I was first diagnosed with leukemia while travelling on a vacation in 1994. I had a persistent respiratory infection so I went to a local emergency room to get an antibiotic. I had the usual tests, including a blood test. A doctor came into the room where I was waiting and introduced himself as an oncologist. He told me that the blood test showed that I had “a terminal and incurable form of leukemia” and “less than five years to live.” Just like that. He also added that I didn’t need to rush back to New York, as there was nothing to be done.
A few months later, I sat in an office in New York of an oncologist who specialized in my form of leukemia. His manner was soft-spoken and warm. He told me that although there was no cure for my disease, there were a number of relatively mild chemotherapies that were effective in extending patients’ lives for many years, and that given developments in research, during the additional time there may well be a cure for my illness.
It turns out that the second doctor was correct. Five years after being diagnosed, bone marrow transplants became available for people my age with chronic leukemia. I had a transplant and a few years after that there was no longer any sign of the disease.
When I inquired with physician friends about my experience with the first doctor, they spoke of doctors’ fear of instilling in patients “false hope.” In my interactions with many cancer patients, I have yet to hear of any patient who felt they were given false hope. But there were many instances of patients, like myself, who were filled with “false despair.”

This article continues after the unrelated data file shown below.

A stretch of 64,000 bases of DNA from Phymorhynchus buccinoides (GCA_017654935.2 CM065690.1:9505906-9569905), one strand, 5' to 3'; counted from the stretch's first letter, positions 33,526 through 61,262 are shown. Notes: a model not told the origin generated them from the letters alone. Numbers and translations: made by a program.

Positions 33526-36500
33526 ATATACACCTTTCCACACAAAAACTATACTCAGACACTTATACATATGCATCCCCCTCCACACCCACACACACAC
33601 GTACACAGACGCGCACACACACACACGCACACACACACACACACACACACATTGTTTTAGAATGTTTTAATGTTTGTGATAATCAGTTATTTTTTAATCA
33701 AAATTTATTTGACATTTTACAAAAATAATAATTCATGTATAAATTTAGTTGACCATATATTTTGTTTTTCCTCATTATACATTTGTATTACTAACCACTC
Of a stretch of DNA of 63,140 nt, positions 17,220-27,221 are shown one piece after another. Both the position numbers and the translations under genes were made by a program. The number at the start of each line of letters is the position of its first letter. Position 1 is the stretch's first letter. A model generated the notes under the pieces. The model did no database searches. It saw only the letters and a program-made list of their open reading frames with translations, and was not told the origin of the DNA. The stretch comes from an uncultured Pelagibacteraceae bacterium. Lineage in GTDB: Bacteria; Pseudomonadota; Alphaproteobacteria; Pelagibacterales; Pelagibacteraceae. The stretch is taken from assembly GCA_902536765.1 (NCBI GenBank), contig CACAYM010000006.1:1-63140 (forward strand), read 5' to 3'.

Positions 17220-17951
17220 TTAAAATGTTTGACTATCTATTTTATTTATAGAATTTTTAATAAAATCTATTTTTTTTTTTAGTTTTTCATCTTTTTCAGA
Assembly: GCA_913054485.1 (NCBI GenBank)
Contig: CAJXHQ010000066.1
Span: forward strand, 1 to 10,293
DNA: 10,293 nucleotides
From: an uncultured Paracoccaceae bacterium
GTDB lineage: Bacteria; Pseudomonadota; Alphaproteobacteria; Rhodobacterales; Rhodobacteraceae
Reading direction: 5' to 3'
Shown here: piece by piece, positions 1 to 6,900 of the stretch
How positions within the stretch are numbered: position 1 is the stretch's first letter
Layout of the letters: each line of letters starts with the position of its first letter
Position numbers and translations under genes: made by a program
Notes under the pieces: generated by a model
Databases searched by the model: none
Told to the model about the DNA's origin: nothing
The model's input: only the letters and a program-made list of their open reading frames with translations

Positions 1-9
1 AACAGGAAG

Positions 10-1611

Now, I can’t imagine how difficult it must be to be an oncologist, to have to tell patients that they have a terminal illness, to see them go through brutal chemotherapies, to see them die. According to one estimate, during the course of their career, an oncologist will break bad news to their patients almost 20,000 times – from first diagnosis to the news that death is near. Yet, many doctors who approach this task in a cold-hearted manner seem to justify themselves with a “tell it like it is” philosophy. Easy for them, devastating for us.
Medical science readily acknowledges the placebo effect – that many patients who believe they are getting an effective medicine show improvement in their condition even when they are in fact not getting the medicine, but are instead receiving a harmless substitute. If the effect of a patient’s positive expectations can so profoundly affect his health, what then is the impact when a patient is, from the outset, given the difficult news about having cancer in a manner that so discourages his spirit?
Most lay people know the fundamental maxim of Hippocrates to physicians throughout the centuries: “First, do no harm.” This has always been understood to have to do with the medicines and treatments that physicians prescribe. In this day and age it applies equally to how doctors talk to and act toward their patients.
Andrew Robinson was a successful New York trial attorney when he was diagnosed with leukemia and told he had less than five years to live. That was more than 15 years ago. He is the founder and CEO of Patient2Patient, a company that develops disease specific guides to help patients learn how to locate and use medical information and resources on the Internet. This post first appeared at Prepared Patient Forum.